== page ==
Architecture Design Guidelines – User Interface – Part II

The first post of the ‘Architecture Design Guidelines’ covered architectural principles/guidelines at an overarching enterprise level. This post intends to move to the next level and start focusing on individual application tiers. The first to cover is user interface or the presentation tier/layer.

Too much JavaScript is injurious to your application’s health

Web frameworks selection is driven by flavor of the season popular web frameworks. The current lot of web frameworks support rich and responsive UI. Implementation of the UI richness has started a decisive shift towards using a lot of client side JavaScript code. Elements of the UI typically HTML content which earlier were handled at server side has started moving to client side JavaScript. This has two consequences. The browser’s rendering has become CPU intensive and client side JavaScript does not leave any room for performance tuning. The page rendition time is now largely driven by the browser, operating system and device’s compute capacity. Earlier if we had an issue with performance we could get better compute/more machines at server end and boost performance. Now that is not an option. We are at the mercy of the end user device capability. My recommendation is that only those aspects of UI for example conditional rendering, runtime component enable/disable which need to be handled by client side JavaScript etc should be @ client side. The rest should be handled by server side logic.

Keep your web page light

We are living in the ‘mobile first’ design world. Understand that the mobile device screen real estate is at a premium and you do not want JavaScript rendering to use up your CPU. Keep the web page light and simple. For a handy example look at, very light on content and extremely mobile rendering friendly. Keep your message simple and to the point and we are good.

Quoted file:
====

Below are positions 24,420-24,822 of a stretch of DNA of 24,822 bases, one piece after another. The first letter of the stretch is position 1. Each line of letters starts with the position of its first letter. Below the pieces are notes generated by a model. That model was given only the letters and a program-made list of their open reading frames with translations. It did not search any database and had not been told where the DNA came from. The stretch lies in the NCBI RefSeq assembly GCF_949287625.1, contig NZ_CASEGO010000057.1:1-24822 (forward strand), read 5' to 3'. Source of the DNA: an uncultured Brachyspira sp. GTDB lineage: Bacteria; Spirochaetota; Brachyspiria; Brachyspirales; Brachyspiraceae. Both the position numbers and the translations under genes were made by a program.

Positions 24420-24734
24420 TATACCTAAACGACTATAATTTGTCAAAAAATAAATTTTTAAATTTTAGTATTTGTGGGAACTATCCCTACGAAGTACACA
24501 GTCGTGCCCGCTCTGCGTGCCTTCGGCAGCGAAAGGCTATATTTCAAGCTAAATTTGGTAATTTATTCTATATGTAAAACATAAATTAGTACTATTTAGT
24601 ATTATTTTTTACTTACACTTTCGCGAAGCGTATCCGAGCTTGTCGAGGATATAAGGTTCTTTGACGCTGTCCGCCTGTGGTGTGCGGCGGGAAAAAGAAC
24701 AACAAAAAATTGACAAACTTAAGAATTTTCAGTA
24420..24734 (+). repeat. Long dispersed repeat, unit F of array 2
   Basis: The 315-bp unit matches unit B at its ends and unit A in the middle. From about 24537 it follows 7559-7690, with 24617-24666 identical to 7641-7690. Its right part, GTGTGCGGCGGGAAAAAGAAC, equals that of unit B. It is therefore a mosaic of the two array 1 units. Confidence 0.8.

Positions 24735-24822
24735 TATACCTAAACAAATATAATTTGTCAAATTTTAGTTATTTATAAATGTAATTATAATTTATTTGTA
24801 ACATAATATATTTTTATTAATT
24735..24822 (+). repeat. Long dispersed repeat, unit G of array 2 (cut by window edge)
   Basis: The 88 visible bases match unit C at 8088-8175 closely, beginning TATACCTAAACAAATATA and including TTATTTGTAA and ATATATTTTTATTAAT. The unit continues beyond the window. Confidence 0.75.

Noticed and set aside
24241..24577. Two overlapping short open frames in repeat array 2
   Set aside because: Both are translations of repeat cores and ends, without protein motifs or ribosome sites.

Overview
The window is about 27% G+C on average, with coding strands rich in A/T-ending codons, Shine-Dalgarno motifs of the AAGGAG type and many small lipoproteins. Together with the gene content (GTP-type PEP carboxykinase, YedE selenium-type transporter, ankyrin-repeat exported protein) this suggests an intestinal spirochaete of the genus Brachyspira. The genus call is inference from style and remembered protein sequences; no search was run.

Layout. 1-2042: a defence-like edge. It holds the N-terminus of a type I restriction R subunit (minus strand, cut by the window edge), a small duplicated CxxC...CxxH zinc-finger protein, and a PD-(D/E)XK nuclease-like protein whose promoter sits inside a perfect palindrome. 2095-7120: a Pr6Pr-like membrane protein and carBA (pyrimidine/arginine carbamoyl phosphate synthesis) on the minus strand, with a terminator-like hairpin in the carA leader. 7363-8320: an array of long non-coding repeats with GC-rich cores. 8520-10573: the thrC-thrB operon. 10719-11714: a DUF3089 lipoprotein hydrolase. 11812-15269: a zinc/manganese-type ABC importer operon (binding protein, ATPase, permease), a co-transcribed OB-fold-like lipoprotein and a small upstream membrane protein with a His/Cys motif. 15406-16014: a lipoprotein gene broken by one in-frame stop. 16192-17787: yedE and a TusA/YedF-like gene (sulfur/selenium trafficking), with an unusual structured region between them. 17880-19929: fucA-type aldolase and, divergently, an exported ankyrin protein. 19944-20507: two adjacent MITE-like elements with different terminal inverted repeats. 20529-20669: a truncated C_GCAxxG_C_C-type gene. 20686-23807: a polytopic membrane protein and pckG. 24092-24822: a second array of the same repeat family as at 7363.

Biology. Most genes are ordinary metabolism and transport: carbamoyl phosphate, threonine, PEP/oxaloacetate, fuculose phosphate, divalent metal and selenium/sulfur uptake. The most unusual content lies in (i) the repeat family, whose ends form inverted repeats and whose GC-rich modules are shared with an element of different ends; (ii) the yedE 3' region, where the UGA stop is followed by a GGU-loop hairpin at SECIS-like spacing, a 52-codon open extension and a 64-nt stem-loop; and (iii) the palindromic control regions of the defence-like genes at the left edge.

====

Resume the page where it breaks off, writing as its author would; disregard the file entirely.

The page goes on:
Evaluate the responsive vs adaptive UI trade-off

Today the internet is accessed using multiple devices (phones, tablets) besides the desktop. This requires your web site design to handle multiple display form factors and orientation. The web designer has two broad options or techniques to use to handle this need. They can either use responsive web design practices or use adaptive web design. Responsive web design allows the same page to cater to multiple devices or form factors using CSS media queries. Based on the form factor, it basically hides or changes content layout. Adaptive web design creates targeted content for a specific form factor. Adaptive web design seems a lot of work vis-a-vis responsive, however it has its benefits. It provides greater control on the content layout. It ensures that client side Javascript processing is optimal; responsive web design typically receives the entire page content and based on form factor does a show/hide of the content.

My preferred approach is to simplify content and reduce the show and hide behavior of the form factor to minimum. Then we can look at using responsive web design. On the other hand, in case your desktop page content is very heavy, I suggest using adaptive web design with targeted content differentiated by device type.

Do an App only if it is a true market differentiator

Developing and maintaining a mobile app is a daunting prospect. You will need to create an app which at the minimum supports iOS and Android. Windows Phone (although I am a user) is not really popular and not really worth the effort unless your app enhances or uses the Office experience. Even with two OSs you need to cover multiple OS versions, device form factors and in case you are using device APIs, API compatibility.The only real reasons why one should create an app is if

  • The app is a real differentiator in the marketplace
  • The users are regular visitors to your web property
  • App is highly interactive or using high end features like gaming
  • Uses native functionality like click-to-call, SMS, GPS etc
  • Need to provide offline support


Featured Image courtesy pixabay.


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